US Attorney for the Western District of Michigan Mark Totten announced the felony firearms possession charges against Avis Damone Coward on Wednesday, according to CBS News.
Mr Coward allegedly exited his car while at a Lansing gas station, leaving the two-year-old and his mother in his car. Video footage captured by the gas station shows that approximately a minute later a bullet hole appeared in the car's window.
Prosecutors who reviewed the video said the mother then left the car cradling the toddler, who was bleeding from a gunshot wound. The child eventually died from his injuries.
When the woman left the car, Mr Coward's gun fell to the ground. When he returned from the gas station he allegedly picked it up and put it back in the car.
Mr Coward allegedly fled the scene, but was later arrested in connection to the case, according to People.
Police later found Mr Coward’s car on Halloween night in a field in Lansing. The car had reportedly been badly damaged by fire, according to a court filing reviewed by People.
It’s not immediately clear if Mr Coward has employed or been assigned an attorney.
"Death of child by gunfire is a story that should never be written," Mr Totten said in a statement. "Yet beginning in 2022, and for the first time ever, gun violence has become the number one cause of death for kids in America. As this swelling epidemic reaches our most innocent, my office will use every resource available to secure full accountability and prevent future harm."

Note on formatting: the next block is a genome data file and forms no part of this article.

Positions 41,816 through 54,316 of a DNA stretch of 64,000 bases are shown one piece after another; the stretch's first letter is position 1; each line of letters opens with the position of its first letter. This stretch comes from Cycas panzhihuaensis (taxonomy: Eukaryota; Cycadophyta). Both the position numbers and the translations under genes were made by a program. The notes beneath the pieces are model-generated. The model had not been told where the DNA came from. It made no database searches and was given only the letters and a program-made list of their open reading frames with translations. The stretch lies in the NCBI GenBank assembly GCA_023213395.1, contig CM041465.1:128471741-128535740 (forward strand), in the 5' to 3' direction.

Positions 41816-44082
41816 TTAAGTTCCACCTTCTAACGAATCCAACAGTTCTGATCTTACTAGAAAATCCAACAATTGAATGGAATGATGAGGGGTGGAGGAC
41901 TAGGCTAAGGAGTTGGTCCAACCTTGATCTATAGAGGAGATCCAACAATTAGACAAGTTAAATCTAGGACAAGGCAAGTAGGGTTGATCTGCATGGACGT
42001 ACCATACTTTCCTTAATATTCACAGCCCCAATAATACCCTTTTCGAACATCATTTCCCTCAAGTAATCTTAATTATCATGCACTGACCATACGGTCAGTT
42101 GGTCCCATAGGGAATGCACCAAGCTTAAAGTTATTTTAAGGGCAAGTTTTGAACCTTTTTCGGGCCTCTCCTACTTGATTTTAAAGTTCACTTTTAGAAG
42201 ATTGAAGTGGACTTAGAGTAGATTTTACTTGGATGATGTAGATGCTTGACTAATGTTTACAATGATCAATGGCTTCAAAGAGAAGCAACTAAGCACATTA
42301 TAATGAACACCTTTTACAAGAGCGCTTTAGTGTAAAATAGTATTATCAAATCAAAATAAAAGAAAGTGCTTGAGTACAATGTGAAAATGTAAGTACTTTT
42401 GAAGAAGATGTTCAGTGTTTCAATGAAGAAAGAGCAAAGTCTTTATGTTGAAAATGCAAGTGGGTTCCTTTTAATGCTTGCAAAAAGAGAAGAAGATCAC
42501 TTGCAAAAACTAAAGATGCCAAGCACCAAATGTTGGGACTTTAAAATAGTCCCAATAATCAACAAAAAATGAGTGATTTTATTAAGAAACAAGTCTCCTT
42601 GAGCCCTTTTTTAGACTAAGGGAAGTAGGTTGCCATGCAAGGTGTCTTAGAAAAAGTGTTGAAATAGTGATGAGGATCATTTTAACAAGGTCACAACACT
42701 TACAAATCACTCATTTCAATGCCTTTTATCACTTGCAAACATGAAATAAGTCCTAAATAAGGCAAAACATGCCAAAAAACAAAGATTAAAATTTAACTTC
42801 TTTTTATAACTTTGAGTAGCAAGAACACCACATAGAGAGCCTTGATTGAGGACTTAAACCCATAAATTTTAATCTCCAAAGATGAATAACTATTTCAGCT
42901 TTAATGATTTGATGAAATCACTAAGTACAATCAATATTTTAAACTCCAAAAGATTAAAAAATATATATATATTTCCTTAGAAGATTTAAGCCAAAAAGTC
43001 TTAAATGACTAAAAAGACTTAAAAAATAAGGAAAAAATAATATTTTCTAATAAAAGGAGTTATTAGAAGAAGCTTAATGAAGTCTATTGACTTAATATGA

Ingham County Prosecutor John Dewane blamed the widespread availability of firearms for the child's death.
"No child should have access to a handgun, period," Mr Dewane said. "However, due to the widespread proliferation of firearms, guns are all too readily available for children to encounter."
Just days before the child was shot, Paul Elam, the chief strategy office for the Michigan Public Health Institute, published an op-ed in the Lansing State Journal saying "the cost of gun violence in Lansing is too high to ignore" and argued for taxpayer money to be used to implement measures that would prevent future gun violence.